Wednesday showed a significant pick-up from the festivities offered on Tuesday. With a light breeze and free drinks galore, music fans and artists took to the streets of downtown in search of a good time.
Thrasher Magazine and Converse's Death Match event at the Scoot Inn kicked off yesterday. Skateboarders seeking refuge took to the Scoot Inn, where they were greeted with a mini-ramp and an assortment of acts including definitive hardcore punk act Cro-Mags. The event has become infamous for its anarchic atmosphere and unpredictability; last year Odd Future performed and had fans going wild as they jumped from just about everything in sight. Death Match 2012's debut was no less; from its chaotic moshpits to skateboarders eating pavement, the event's first day is a warm welcome to the unruliness that is expected to occur as the week goes by.
Bigger-than-life rock and roll group Foxy Shazam's performance at Waterloo Records outside stage was nothing short of spectacular. Notorious for their live performances, the band had no problem energizing fans as they went through old and new hits. "I Like It," a song that prides itself in glorifying the beauty of female voluptuousness, resulted in pure booty-shaking joy. As always lead singer and frontman Eric Nally epitomized showmanship. A staple part of his onstage persona, Nally requested multiple cigarettes from the audience, lit about five of them up, smoked them momentarily and proceeded to swallow them whole. Regardless of what was digested, Foxy Shazam put on a great performance that left listener's ears satisfied and full.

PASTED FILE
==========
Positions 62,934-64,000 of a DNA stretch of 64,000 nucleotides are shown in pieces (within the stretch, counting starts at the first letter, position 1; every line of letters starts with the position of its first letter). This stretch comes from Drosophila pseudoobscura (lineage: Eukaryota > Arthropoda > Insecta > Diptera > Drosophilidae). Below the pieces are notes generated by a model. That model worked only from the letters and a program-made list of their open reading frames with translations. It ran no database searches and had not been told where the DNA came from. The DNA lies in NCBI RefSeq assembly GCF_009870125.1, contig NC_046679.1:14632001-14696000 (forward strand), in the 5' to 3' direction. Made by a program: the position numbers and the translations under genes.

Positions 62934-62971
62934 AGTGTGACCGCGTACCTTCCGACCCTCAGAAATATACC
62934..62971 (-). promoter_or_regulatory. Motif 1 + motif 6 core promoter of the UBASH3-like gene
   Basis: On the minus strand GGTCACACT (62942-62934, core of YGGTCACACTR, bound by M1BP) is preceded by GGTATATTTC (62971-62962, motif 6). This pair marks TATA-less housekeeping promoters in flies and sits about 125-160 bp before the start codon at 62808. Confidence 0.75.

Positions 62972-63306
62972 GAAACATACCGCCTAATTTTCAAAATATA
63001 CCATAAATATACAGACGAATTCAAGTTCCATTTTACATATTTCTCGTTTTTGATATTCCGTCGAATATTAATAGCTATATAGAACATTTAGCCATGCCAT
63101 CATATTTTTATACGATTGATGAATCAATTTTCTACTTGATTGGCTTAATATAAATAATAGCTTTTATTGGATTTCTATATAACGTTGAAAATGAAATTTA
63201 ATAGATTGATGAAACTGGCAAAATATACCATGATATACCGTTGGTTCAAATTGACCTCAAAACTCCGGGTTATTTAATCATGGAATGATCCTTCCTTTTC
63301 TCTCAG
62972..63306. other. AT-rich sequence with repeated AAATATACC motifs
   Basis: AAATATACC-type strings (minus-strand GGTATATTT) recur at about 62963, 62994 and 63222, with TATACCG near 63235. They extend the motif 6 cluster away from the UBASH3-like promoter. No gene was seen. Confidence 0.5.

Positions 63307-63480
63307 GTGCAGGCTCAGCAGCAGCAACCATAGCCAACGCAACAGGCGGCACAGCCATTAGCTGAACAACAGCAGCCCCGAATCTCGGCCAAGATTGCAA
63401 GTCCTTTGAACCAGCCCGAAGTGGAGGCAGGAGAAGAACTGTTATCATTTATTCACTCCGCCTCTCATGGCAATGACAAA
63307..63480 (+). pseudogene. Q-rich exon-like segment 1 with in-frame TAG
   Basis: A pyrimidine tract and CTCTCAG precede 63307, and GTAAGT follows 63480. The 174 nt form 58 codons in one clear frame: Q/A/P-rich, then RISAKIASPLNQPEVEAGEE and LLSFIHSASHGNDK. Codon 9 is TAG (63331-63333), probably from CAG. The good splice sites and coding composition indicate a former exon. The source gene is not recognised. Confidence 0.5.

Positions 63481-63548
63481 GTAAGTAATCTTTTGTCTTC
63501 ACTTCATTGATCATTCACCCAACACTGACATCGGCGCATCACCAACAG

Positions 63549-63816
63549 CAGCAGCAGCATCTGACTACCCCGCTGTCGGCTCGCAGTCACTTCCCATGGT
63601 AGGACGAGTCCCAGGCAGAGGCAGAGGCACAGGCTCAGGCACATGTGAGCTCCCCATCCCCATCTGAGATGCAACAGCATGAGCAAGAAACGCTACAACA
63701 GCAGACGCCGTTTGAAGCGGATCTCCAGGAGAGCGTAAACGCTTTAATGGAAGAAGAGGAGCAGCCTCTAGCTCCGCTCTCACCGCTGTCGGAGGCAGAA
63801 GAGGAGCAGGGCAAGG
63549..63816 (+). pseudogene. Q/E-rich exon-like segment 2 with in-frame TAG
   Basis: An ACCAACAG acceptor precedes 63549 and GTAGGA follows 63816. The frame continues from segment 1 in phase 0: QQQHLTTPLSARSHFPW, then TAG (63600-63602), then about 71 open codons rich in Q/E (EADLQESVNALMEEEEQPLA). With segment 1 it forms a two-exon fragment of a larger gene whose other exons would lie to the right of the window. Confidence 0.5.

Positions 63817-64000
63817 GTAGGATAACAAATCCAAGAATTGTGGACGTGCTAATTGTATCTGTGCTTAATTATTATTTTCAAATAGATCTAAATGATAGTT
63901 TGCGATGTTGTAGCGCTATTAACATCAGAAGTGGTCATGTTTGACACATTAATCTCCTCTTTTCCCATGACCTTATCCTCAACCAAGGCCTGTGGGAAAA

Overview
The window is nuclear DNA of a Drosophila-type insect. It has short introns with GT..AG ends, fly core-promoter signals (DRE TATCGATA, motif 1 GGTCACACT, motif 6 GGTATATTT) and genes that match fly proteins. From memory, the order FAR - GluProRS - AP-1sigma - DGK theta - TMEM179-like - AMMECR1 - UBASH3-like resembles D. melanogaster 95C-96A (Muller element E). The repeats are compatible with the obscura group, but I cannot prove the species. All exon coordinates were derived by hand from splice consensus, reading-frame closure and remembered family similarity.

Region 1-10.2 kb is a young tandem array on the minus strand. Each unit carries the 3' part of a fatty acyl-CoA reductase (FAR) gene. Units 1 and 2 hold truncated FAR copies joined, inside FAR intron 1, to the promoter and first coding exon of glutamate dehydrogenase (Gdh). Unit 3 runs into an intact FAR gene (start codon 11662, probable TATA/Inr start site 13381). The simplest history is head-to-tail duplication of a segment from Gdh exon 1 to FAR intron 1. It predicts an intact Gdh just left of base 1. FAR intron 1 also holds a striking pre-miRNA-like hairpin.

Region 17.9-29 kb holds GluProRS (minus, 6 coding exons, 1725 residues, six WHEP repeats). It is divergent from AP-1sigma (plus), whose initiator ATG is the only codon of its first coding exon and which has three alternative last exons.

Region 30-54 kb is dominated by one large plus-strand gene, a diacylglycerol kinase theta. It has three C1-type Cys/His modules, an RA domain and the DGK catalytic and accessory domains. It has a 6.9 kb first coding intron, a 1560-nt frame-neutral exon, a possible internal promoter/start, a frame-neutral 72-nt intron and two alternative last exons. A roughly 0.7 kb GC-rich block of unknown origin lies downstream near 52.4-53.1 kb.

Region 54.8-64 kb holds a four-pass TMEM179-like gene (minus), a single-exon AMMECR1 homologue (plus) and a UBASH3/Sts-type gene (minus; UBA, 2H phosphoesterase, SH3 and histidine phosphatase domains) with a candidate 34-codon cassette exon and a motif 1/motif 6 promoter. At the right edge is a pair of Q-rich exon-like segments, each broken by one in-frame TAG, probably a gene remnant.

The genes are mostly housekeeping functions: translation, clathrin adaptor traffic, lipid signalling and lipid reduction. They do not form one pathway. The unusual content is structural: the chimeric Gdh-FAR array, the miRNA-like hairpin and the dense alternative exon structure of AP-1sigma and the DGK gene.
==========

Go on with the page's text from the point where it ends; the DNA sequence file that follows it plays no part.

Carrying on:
Wednesday also served as the return for songstress Fiona Apple, who performed her first SXSW show at Stubb's. One of the most anticipated performances of the festival, Apple's set proved that the contemplative and whimsical artist's talents have not gone to waste during her absence. The singer-songwriter debuted some new songs from her forthcoming album The Idler Wheel..., and had no problem pleasing fans with classics such as, "Criminal," "Fast As You Can" and "Sleep to Dream." Apple kept her performance direct and to the point; occasionally she would joke with the audience about not remembering verses to her new songs, but undeniable charm and charismatic stage persona made for an unforgettable show.